I have actually seen several posts that ask how to do an educational program on reptiles. Since I have clocked hundreds of hours offering programs, I thought I would throw this together.
1. Taylor your show to your audience. If it is adults with a background in biology, use latin names and techical terms, it makes it easier on everyone. If it is 1st graders, you small words with a lot of excitement, be animated, and ask THEM questions. I try to have little prizes for correct answers like plastic snakes or something. Costs me all of a dollar. But base the way you present the animals on the age and knowledge level of your audience. You want to keep them interested without boring them by talking over them or being too "micky mouse" about it.
2. Decide what you want to cover. As a general rule, you should limit your program to include topics that can be illustrated by animals used. Don't talk about frogs if you only brought a snake. Stick to snakes. If you brought a Bullfrog, talk about amphibians a bit.
3. Be SAFE! Don't bring any animals that are in the blue, unpredictable, or that you are not familiar with. We don't want any unforseen accidents. If you let kids touch the snake, there 3 things to remember: 1, ALWAYS have the "sharp" end under control. This is why about a 6' snake is ideal, there is 5.5' of snake betweent he kids and the sharp end and you can easily keep control over the head. 2, Have them touch the snake with thier first 2 fingers front to back. This greatly reduces the chance of the snake reacting badly. This also asserts control over the children. 3, Have hand sanitizor next to you and arrange for the teacher to dispense sanitizor after they touch it and when everyone is done, the teacher should all take them to wash their hands. The last thing we want is some parent undercooking chicken, a kid getting salmonilla, and they blame it on YOU! A good disclaimer for the administrator to sign is a beautiful thing. Perhaps I will post a copy of the one that I use. I like it because it was written by the corporate lawyer for DuPont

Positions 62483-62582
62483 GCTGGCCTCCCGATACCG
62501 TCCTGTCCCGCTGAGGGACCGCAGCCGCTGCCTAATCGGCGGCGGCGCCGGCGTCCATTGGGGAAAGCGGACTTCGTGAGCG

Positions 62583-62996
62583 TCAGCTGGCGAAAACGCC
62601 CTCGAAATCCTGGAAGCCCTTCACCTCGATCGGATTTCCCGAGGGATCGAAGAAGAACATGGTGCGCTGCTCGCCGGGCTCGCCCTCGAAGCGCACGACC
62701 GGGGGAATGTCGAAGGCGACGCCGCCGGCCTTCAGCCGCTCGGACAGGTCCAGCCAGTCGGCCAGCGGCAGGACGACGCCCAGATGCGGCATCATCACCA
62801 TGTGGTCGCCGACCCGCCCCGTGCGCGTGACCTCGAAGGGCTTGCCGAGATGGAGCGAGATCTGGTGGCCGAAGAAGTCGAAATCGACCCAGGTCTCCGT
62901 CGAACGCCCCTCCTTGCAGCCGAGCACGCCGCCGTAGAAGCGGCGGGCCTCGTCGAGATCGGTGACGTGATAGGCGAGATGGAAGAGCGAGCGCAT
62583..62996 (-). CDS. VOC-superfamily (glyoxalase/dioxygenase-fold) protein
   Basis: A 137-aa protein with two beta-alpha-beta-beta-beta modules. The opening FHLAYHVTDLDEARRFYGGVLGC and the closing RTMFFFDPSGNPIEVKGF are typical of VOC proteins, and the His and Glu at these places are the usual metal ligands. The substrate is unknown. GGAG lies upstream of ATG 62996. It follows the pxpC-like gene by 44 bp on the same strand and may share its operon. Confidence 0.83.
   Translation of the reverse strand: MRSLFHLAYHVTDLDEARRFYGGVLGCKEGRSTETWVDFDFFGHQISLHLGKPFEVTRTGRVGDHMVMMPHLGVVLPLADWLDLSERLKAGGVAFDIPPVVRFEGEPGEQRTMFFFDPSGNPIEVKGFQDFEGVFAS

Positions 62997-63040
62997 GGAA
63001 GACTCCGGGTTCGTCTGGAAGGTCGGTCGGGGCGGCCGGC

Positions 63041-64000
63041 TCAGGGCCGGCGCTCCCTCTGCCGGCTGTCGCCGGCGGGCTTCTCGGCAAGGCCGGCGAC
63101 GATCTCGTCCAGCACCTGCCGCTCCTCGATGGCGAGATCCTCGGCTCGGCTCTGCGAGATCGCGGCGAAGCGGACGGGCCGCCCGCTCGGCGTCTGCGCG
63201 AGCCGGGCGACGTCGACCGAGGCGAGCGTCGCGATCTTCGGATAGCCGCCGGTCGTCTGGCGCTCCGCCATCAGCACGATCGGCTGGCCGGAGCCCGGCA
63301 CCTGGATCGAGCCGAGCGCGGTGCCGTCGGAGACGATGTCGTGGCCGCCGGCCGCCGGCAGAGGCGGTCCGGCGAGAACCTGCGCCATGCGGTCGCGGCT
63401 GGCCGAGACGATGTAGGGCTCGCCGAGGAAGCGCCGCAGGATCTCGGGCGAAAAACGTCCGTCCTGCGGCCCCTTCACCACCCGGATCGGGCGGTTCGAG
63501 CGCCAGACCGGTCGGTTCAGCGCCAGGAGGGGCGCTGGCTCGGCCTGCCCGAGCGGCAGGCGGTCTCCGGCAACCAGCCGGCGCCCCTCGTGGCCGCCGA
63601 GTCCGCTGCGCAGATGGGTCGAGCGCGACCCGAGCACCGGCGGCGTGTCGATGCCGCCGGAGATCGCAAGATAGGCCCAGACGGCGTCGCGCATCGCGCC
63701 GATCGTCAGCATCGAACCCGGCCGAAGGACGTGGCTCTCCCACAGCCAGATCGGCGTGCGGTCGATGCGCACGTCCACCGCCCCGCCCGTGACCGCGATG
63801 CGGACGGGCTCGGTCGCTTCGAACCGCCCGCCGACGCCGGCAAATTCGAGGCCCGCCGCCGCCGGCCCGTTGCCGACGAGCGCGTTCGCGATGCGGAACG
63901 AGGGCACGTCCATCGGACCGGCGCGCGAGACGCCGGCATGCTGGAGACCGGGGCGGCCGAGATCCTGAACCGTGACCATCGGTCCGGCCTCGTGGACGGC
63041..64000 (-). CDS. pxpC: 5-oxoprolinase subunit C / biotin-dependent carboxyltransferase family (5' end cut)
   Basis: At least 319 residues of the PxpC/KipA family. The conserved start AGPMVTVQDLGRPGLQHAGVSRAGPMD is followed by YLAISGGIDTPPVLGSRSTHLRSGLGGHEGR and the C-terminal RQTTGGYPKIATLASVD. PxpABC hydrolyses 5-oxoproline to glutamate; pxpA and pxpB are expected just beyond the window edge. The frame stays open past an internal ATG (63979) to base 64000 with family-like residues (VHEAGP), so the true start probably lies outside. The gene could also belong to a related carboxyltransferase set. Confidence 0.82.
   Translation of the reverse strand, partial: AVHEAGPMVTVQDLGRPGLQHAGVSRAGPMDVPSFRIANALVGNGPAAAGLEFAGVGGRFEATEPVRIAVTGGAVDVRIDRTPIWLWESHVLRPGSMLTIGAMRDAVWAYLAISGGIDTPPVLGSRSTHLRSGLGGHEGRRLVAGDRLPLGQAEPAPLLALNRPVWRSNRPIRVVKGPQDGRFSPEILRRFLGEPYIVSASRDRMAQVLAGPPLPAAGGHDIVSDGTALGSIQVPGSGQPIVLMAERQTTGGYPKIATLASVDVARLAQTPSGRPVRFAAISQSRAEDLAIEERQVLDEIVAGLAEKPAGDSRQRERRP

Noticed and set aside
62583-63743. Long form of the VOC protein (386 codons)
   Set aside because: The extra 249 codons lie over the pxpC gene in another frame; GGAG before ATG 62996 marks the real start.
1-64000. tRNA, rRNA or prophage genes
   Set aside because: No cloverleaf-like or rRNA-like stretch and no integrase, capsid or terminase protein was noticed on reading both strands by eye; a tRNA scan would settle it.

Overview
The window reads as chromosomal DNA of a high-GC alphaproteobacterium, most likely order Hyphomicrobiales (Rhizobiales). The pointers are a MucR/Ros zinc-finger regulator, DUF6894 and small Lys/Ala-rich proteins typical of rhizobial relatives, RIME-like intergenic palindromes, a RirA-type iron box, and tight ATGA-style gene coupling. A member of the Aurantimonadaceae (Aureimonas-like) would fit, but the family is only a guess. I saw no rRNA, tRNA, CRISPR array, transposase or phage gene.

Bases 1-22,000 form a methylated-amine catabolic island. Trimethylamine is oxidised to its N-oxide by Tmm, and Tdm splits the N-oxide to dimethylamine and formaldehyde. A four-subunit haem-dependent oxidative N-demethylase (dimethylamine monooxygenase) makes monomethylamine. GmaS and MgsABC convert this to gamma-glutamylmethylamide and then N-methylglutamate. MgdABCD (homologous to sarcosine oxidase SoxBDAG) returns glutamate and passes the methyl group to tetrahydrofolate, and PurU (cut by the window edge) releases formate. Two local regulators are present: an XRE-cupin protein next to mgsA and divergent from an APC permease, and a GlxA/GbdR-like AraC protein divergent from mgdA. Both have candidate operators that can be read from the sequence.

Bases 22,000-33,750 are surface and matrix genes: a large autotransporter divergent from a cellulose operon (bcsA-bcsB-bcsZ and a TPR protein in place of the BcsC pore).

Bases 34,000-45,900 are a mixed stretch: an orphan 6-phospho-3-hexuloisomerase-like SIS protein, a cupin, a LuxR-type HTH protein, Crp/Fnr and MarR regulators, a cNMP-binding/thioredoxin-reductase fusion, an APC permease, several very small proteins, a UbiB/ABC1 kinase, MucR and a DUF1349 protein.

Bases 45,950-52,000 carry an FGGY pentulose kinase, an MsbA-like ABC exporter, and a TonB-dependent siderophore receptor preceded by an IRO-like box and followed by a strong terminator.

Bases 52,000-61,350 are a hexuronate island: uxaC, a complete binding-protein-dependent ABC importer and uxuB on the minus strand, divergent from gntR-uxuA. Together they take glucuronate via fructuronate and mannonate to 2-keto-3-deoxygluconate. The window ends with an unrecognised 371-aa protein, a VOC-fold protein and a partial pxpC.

4: CRAP!!!!!!!! Speaking of accidents, here is a trick I learned. Don't feed the snake for a week before the show. Two days before the show, soak it in lukewarm water. The night before the show, put it int he container it will be in and take it for a short drive and then leave it in there for an hour. Then soak it again. This will allow the animal to relieve its bowels so they do NOT do it in front of kids. Trust me, you get all kinds of noises from the kids if this happens and order will be difficult to restore.
5. How to handle a BITE!!!!! Inevitably, at some point or another, an animal WILL bite you during a show. There is a right way and a wrong way to handle this. You can kick and swear and shove him in his bag while you suck the wound, or you can try a differnt method. As much as it pains me to say, Croc Hunter is our friend in this situation. I just look at the audience while they are in shock and say in my best crappy aussie accent (is there any other aussie accent Ben? :lol: ) "That's a naughty Girl! You're a little bit cranky." And calmly put the snake away. Then explain that it is not the snake's fault. "This just shows you that snakes ARE wild animals and she happened to be in a bad mood. She was just defending herself because she thought I might be a predator. This is why you NEVER pick up a snake in the wild" or something to that effect. Method works for me.
6. Stress the importance of herps, even venomous ones.
Ok, now let's talk about the individual groups we would be educating. I think kids are the primary target, so let's start with them.
Rule number 1, STAY INTERESTING!!!!! Be excited and animated, they will hsare your excitement. But at the same time be strict. These are wild animals. In front of everyone, go over the rules: 1. NOONE TOUCHES any animal without your consent. 2. Everyone stays seated. 3. Everyone has to stay quiet. 4. Anyone who cannot follow the rules, the teacher will remove (and don't be afraid to do it). While we are talking about rules, children and animals let me share an anictdote. Someone was doing an educational program at a school. He decided to bring venomous (I DO NOT recommend this). In addition, for the demonstration he hooked each one out of the box (VERY DANGEROUS PRACTICE!!!!!!!). So there he is, in front of a class of kids with a Cottonmouth on a hook (***shudder***). All of the sudden one of the kids rushes the front to GRAB the snake!!!!!!!!!!!! Luckily he was able to whip up his foot to push the kid down (abuse?) and swing the Cotton the other way! You can imaging how that may have turned out. Make the rules. Stick by the rules. Express the rules. Punish rule breakers. Most teachers are more than willing to help with discipline.